Volkswagen’s Golf is a stalwart of the hatchback segment. Ever since it made its debut in 1974, millions have been sold worldwide, perpetuating the ‘Volks Wagen’ (people’s car) ethos of the Beetle it replaced. It’s the manufacturer’s most popular car, and one of three regularly cited as being the most prolific automobile ever. In fact, in the 45 years until 2019, 35 million units were shifted – that’s one every four seconds, or 780,000 a year.
Suffice to say it’s popular – incredibly so, and replacing it every eight years or so presents a massive challenge for Volkswagen. Thankfully, even though the new Golf is loaded with so much more tech than its predecessor, the pricing structure hasn’t gone mental.
The base Golf Life, with a 1.5-litre, 130PS engine starts from £23,875, with a 150PS version available for £24,475. A 2.0-litre, 115PS turbo-diesel Golf Life will set you back £24,875.
Above the Golf Life you’ll find the Golf Style. You can have the same engines as the Style for £25,470, £26,090 and £26,470 respectively, or a 150PS version of the diesel for £29,170. All but the higher-powered diesel will be paired to a six-speed manual ‘box, while the aforementioned engine benefits from a seven-speed DSG transmission as standard. The sportier R-Line trim is expected to arrive at a later date, with more engines promised over the coming months, including a smaller, 1.0-litre petrol and eTSI 48V mild-hybrids based on the 1.0- and 1.5-litre petrols.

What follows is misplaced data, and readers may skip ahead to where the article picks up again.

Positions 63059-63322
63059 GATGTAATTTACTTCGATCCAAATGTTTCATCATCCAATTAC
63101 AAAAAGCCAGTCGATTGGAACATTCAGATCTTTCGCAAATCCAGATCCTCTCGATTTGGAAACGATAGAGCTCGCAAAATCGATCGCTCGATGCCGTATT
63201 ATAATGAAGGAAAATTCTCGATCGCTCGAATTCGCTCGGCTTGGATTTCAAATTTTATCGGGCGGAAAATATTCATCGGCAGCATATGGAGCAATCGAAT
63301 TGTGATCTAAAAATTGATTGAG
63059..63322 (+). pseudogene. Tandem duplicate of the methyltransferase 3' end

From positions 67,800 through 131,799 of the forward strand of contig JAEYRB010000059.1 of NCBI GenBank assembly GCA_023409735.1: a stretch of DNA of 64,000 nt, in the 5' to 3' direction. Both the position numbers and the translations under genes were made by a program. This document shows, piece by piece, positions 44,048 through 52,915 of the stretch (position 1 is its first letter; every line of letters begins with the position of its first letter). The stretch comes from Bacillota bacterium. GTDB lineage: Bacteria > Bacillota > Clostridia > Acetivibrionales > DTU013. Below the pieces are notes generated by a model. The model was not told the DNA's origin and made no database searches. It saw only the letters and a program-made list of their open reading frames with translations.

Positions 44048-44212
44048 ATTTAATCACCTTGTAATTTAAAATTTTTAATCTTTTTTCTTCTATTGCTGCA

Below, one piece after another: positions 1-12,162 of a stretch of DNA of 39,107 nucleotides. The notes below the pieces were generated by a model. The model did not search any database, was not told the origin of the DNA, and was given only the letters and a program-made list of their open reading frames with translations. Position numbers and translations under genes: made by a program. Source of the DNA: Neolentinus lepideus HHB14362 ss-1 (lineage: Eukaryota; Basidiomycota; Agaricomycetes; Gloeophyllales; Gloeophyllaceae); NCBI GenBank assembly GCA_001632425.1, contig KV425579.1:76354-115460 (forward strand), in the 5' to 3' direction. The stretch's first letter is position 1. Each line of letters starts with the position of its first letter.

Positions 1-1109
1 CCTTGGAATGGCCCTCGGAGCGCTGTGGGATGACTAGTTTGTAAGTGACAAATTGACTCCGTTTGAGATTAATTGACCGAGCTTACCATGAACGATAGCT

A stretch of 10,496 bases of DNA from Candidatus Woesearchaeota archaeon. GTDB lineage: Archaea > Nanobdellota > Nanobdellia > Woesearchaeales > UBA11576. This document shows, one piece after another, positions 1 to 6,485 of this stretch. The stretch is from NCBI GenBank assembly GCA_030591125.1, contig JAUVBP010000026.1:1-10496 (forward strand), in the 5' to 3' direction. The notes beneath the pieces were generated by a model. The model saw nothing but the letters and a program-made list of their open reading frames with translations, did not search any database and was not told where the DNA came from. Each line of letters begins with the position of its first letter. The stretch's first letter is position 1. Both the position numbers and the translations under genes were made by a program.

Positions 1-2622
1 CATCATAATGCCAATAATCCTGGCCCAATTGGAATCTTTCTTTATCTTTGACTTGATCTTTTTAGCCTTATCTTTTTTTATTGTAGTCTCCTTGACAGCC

While the Golf 8 GTI will debut at Geneva next month GTE, GTD, range-topping Golf R, and estate versions will arrive later this year.
Volkswagen claim the 8 to be its most connected car yet, not just the most advanced Golf, with its cutting-edge Car2X technology allowing communication with other similarly-equipped vehicles and connected ‘street furniture’, thus pre-empting hazards such as stationary traffic and approaching emergency vehicles. Other safety measures include Adaptive Cruise Control, a Driver Alert System, Dynamic Road Sign Display, Lane Assist and Front Assist, plus pedestrian protection measures.
The Golf Life is expected to be the more popular trim, and features Volkswagen’s Innovision Cockpit, a 10.25-inch Active Info Display, plus a 10-inch touch-screen infotainment system, which includes USB and Bluetooth connectivity with Wireless App-Connect and a three-year subscription to We Connect Plus. The latter offers media streaming, parking information and an in-car Wi-Fi hotspot. Also included is a wireless charging function and an informal voice control.
In terms of equipment, the lower spec includes 16-inch ‘Norfolk’ alloy wheels and automatic LED headlights, rain-sensing wipers, front and rear parking sensors and keyless start, among others. As standard, the Style specification adds 17-inch ‘Belmont’ alloy wheels, LED ‘Plus’ headlights, “3Zone” climate control, sports comfort seats and ‘Luxury Brown Wood’ decorative inserts.
Volkswagen’s IQ.Light LED-matrix headlight system is an £875 option, adding specific lighting modes for the city, motorway and poor weather. A £625 head-up display is also available.
Across all models, Volkswagen’s XDS electronic differential lock is now standard, while Dynamic Chassis Control is a £950 option, bringing adaptive dampers to tailor the car’s handling to ‘Comfort’, ‘Sport’ and ‘Individual’ modes.